The carnage at the Collingwood Football Club continues unabated. They have owned several news cycles since the end of the 2020 season, none of them for positive reasons.
Nathan Buckley had to go, as I wrote at the beginning of May. That much was obvious. You simply don’t get to coach forever, regardless of your status within a club. It was ludicrous that anyone would think otherwise.
It was odd to see respected journalists and footy observers argue the point for Buckley’s contract to continue in recent weeks. Gerard Whateley was almost his PR agent whenever the topic came up on AFL 360, and continued on with that on Tuesday night. One journalist was fawning over Buckley at the press conference yesterday, an embarrassing moment of platitudes.
Because Buckey was so professional in the media, so intelligent, so dignified and respectful, people had forgotten that there comes a moment when your time is simply up. Never had a situation been begging for a clean sweep more than what Collingwood are facing.
If Buckley’s entry into the senior coach role was messy, with Eddie McGuire’s hubris driving premiership-winning Mick Malthouse out of the role to accommodate him, his exit was perfectly smooth.
Buckley is experienced enough to know, if he removed himself and his emotions from the situation, how the cards were going to fall. And he had intimated at various stages this season that he didn’t necessarily see himself in the role beyond this year or in the longer term.
He had said the opposite of these things too, which betrayed a conflicted mind – we have all had those moments of back-and-forth in our mind when facing a momentous decision.
And from a Collingwood perspective, once it’s over, it’s over. Finish him up immediately. None of this nonsense about coaching out the year, or for another month while they meandered along. A farewell game is acceptable for a long-serving coach and historic figure, and he is getting that accordingly.
The search for a coach can now be full steam ahead. Popular opinion is that only the biggest names will do for such a grand club. Collingwood are no longer the powerhouse they once were – not only are they are no longer the biggest sporting club of any kind in the country, they aren’t even the biggest footy club in their own state.
The Pies have only had 11 full-time senior coaches since 1912, a truly remarkable feat. Nathan Buckley, Mick Malthouse, Tony Shaw, Leigh Matthews, Bob Rose, Tom Hafey, Jock McHale. These are some of the biggest names in the history of the game. The shoes to fill are large. A person of gravitas is required.
The mind immediately goes to Alastair Clarkson and Ross Lyon.
Clarkson is the most successful premiership coach in the AFL era, still contracted at Hawthorn but with murmurings about Sam Mitchell waiting in the wings. The Hawks have committed numerous failings since the 2015 three-peat, and the time feels right for him to move on.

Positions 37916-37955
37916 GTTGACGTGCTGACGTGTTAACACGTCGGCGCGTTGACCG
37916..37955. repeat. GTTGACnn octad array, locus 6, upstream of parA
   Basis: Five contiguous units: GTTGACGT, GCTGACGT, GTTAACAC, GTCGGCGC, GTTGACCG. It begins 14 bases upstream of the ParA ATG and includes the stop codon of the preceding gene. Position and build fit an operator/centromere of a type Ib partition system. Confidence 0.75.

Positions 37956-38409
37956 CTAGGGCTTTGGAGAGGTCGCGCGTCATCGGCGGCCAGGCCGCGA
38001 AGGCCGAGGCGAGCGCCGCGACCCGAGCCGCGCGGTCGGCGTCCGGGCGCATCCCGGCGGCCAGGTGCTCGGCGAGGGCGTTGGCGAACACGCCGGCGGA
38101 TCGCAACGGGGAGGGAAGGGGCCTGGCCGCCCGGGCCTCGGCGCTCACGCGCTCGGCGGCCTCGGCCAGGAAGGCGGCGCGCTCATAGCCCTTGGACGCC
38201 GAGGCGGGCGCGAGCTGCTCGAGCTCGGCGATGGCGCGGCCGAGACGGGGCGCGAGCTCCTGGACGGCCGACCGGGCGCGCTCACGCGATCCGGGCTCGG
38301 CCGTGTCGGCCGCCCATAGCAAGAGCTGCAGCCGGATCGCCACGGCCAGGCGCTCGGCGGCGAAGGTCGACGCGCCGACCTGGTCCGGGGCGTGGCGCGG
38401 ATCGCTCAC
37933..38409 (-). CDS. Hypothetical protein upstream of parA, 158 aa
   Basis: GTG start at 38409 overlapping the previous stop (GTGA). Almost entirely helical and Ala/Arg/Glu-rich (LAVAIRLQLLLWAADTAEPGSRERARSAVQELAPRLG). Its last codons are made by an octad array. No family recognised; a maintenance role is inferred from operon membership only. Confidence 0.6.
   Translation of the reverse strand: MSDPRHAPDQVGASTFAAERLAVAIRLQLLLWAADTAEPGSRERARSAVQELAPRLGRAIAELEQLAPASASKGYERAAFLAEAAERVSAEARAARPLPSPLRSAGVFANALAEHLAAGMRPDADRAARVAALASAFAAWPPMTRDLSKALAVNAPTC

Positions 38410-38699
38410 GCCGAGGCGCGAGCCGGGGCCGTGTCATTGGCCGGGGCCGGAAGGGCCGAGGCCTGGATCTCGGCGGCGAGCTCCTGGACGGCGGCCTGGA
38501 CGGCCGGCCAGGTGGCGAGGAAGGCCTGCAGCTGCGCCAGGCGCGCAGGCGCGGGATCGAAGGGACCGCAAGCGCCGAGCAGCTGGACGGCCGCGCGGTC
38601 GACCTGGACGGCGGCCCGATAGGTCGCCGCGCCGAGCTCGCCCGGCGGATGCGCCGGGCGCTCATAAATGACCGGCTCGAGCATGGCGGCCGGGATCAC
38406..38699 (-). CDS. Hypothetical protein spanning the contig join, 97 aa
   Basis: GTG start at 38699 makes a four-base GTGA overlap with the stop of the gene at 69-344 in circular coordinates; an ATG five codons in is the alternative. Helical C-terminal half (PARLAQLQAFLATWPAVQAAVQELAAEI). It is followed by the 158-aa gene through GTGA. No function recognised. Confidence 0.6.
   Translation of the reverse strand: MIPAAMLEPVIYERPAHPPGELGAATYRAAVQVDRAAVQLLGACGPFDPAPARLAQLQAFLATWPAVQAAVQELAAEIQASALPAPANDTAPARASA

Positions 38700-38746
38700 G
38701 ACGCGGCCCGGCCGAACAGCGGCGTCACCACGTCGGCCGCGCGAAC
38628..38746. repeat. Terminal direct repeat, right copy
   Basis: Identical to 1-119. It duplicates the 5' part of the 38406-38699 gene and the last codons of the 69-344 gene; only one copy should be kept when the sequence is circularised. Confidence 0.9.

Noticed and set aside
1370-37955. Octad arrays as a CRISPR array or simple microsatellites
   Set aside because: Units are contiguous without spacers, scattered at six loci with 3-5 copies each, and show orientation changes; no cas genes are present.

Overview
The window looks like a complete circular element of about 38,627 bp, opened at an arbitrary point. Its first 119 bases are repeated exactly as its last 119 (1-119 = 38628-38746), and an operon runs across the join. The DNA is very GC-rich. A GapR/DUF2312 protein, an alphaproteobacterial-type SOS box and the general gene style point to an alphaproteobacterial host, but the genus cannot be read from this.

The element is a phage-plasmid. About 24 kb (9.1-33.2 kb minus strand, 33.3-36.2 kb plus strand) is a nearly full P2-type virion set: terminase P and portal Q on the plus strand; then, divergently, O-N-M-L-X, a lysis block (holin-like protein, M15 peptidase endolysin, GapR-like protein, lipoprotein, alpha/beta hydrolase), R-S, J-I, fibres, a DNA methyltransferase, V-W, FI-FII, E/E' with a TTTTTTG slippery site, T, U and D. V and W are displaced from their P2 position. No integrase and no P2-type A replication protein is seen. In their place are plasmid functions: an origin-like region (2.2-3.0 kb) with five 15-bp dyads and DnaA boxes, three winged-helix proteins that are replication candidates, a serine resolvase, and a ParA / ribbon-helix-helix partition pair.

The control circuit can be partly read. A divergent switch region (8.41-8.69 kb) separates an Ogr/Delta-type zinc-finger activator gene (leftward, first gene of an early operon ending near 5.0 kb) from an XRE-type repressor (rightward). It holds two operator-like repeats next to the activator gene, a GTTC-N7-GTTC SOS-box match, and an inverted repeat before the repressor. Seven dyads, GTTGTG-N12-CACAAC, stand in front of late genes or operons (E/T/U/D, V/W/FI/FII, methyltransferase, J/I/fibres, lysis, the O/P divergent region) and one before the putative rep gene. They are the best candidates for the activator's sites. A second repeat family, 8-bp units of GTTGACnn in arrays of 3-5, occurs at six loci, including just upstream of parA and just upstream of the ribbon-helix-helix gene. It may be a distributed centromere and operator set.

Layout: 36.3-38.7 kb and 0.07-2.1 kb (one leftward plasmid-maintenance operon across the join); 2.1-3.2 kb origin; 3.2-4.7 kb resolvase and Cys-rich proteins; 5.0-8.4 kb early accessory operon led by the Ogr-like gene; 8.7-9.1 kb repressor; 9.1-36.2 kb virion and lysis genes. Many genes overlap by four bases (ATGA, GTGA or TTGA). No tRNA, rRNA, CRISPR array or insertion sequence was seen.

Lyon, similar to Buckley, hasn’t achieved a premiership as player or coach, but is almost universally respected for his ability to implement a game plan and drive a club to contention. There’s no doubt he would have respect from all quarters the second he walked in the door.
The key to Clarkson and Lyon is they have both the footy and life experience to handle the pressures of Collingwood amid a potential board coup and unprecedented period of stability. All of this with a personality the size of ex-president McGuire mouthing off in his media role too.
But where is the playing list at? Is it an attractive proposition for the next man in the job? After all, this is a team that played finals in 2020.
We generally look five years into the future when assessing these situations. Changes of coach almost always happen with a team down the bottom of the ladder, and it generally takes years to contend from there.
At the start of the 2026 season, Darcy Moore and Jordan de Goey will be 30, Brodie Grundy, Jack Crisp, Taylor Adams 32, with Brody Mihocek and Jamie Elliott 33 if still going. Scott Pendlebury, Steele Sidebottom, Jeremy Howe and Jordan Roughead will be gone or barely hanging on. That’s their current core.
Who will be in their mid-to-late 20s prime of the current group? Brayden Maynard will be late 20s. Josh Daicos and Isaac Quaynor look like they have what it takes. But there’s precious little else that we can trust right now, despite seeing several green shoots in recent times.
The list assessment and turnover will be fascinating to watch, as it always is in these circumstances. It has already been a blood sport after the Adam Treloar and Jaidyn Stephenson debacle last year, with Collingwood trying to get into the draft. All eyes will be on them again post-season.
Nathan Buckley has had a storied Collingwood career, both as a player and coach. He leaves having gone close but never tasting premiership glory. Hopefully we get to see him in the media, where he can use his penetrating footy mind to make us all smarter.
It does leave the Pies in free fall, and when a club is in this situation it normally takes a decade or more to fully recover. It’s going to be a long road ahead.